UPDATED 16:44 EDT / JUNE 06 2024


Study finds fears of post-Broadcom VMware customer flight may be overblown

Forecasts of mass abandonment of VMware Inc. customer defections to other virtualization technology providers in the wake of Broadcom Inc.’s $61 billion acquisition of the virtualization giant may be overblown, according to a study released today by CloudBolt Software Inc. in partnership with Amazon Web Services Inc.

CloudBolt surveyed 300 information technology executives with responsibility for VMware-related purchases last month and found that while 76% described themselves as extremely or very concerned about the acquisition’s impact of their business, most are taking their time in evaluating their options. The top two of those are keeping some VMware products (cited by 43%), remaining fully invested in VMware (40%), moving more workloads to the public cloud (38%), migrating to an alternative hypervisor (34%), and moving entirely to public cloud (33%). Acknowledging an option did not equate to an intention to act on it.

Just 5% have already decided and an additional 87% plan to do so within the next 12 months. The study didn’t note which option those 15 companies had chosen.

Broadcom has made several sweeping changes to VMware’s sales and licensing plan since the acquisition was completed last November. They include discontinuing perpetual licenses in favor of subscriptions, withdrawing support for existing perpetual licenses and ending VMware’s partner program that served thousands of mostly small businesses. Although price increases haven’t been announced, many VMware customers fear the worst, given Broadcom’s track record from previous acquisitions.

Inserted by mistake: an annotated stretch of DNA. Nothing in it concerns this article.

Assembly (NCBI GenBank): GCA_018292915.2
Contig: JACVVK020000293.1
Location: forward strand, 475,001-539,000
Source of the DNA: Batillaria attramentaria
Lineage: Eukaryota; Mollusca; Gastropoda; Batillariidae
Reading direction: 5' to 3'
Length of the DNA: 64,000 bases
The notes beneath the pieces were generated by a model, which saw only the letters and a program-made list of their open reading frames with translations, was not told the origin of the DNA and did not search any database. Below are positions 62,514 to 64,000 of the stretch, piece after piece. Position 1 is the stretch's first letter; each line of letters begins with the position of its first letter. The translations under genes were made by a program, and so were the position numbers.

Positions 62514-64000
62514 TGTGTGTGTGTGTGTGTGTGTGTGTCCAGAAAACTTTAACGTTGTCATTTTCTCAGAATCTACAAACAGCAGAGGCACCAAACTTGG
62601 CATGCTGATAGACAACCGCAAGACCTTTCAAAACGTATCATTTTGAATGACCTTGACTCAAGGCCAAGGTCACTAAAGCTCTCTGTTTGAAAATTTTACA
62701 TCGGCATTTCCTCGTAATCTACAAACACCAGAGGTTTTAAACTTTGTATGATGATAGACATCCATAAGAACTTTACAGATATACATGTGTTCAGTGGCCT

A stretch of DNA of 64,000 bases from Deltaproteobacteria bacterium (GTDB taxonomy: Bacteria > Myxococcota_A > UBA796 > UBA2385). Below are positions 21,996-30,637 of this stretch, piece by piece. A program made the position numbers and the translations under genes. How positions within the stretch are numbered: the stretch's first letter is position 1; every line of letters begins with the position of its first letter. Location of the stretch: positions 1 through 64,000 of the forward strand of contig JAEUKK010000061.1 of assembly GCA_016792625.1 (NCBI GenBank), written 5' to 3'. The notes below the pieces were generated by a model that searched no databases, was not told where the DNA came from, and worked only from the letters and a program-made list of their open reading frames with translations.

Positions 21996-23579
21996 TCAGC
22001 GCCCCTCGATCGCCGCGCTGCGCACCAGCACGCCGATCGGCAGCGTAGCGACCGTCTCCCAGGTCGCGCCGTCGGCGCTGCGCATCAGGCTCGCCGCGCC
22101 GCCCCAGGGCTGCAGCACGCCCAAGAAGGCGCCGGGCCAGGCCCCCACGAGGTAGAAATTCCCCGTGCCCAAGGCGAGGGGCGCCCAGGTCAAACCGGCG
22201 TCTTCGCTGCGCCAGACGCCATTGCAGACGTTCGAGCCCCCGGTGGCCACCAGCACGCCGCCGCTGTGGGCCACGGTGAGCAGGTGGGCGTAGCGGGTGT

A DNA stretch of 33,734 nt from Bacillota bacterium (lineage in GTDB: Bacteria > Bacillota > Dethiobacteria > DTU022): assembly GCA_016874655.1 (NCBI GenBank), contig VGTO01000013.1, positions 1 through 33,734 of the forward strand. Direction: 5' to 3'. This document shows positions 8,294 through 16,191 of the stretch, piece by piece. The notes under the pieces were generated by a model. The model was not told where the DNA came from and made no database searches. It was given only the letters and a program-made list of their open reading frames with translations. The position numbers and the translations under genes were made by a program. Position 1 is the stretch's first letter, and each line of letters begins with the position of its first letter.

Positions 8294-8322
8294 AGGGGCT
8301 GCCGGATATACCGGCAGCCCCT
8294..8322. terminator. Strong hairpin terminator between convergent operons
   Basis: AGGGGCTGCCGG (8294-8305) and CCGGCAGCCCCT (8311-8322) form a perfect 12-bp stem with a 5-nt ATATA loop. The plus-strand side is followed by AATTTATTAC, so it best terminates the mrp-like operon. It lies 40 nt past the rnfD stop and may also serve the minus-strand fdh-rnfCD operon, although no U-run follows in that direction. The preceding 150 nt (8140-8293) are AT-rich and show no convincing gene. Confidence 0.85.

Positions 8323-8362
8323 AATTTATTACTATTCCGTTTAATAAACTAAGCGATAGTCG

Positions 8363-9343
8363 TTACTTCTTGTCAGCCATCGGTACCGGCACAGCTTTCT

Very disruptive

The survey found that 46% of respondents believe the acquisition will be very or extremely disruptive to their IT strategy. Just 5% expected no disruption. Nearly three-quarters expect price increases of more than 100%, with 45% expecting jumps of more than 200%.

The survey didn’t ask about a timeframe for those expectations. Nearly 70% of respondents face the expiration of at least some VMware contracts within the next 12 months.

When asked what may prompt them to move to an alternative provider, an equal 36% cited uncertainty about Broadcom’s plans, support quality and partner relationships, while one-third said the shift to subscription licensing, anticipated price increases, negative experiences with Broadcom, and the company’s reputation from past acquisitions were factors.

The products they’re most likely to abandon are the vSphere hypervisor (cited by 39%), vRealize cloud management (37%), NSX networking (34%), Tanzu Kubernetes management platform (33%), vSAN storage (31%) and Horizon virtual desktop infrastructure (31%).

“With Broadcom’s recently reported move towards increasingly bundled ‘all or nothing’ licensing for VMware solutions, it’s expected that companies evaluating migration would likely need to abandon multiple products, not just individual components,” the study notes. “The fact that respondents indicate all major VMware offerings are nearly equally under consideration for replacement underscores the extensiveness of the potential upheaval.”

Photo: Robert Hof/SiliconANGLE

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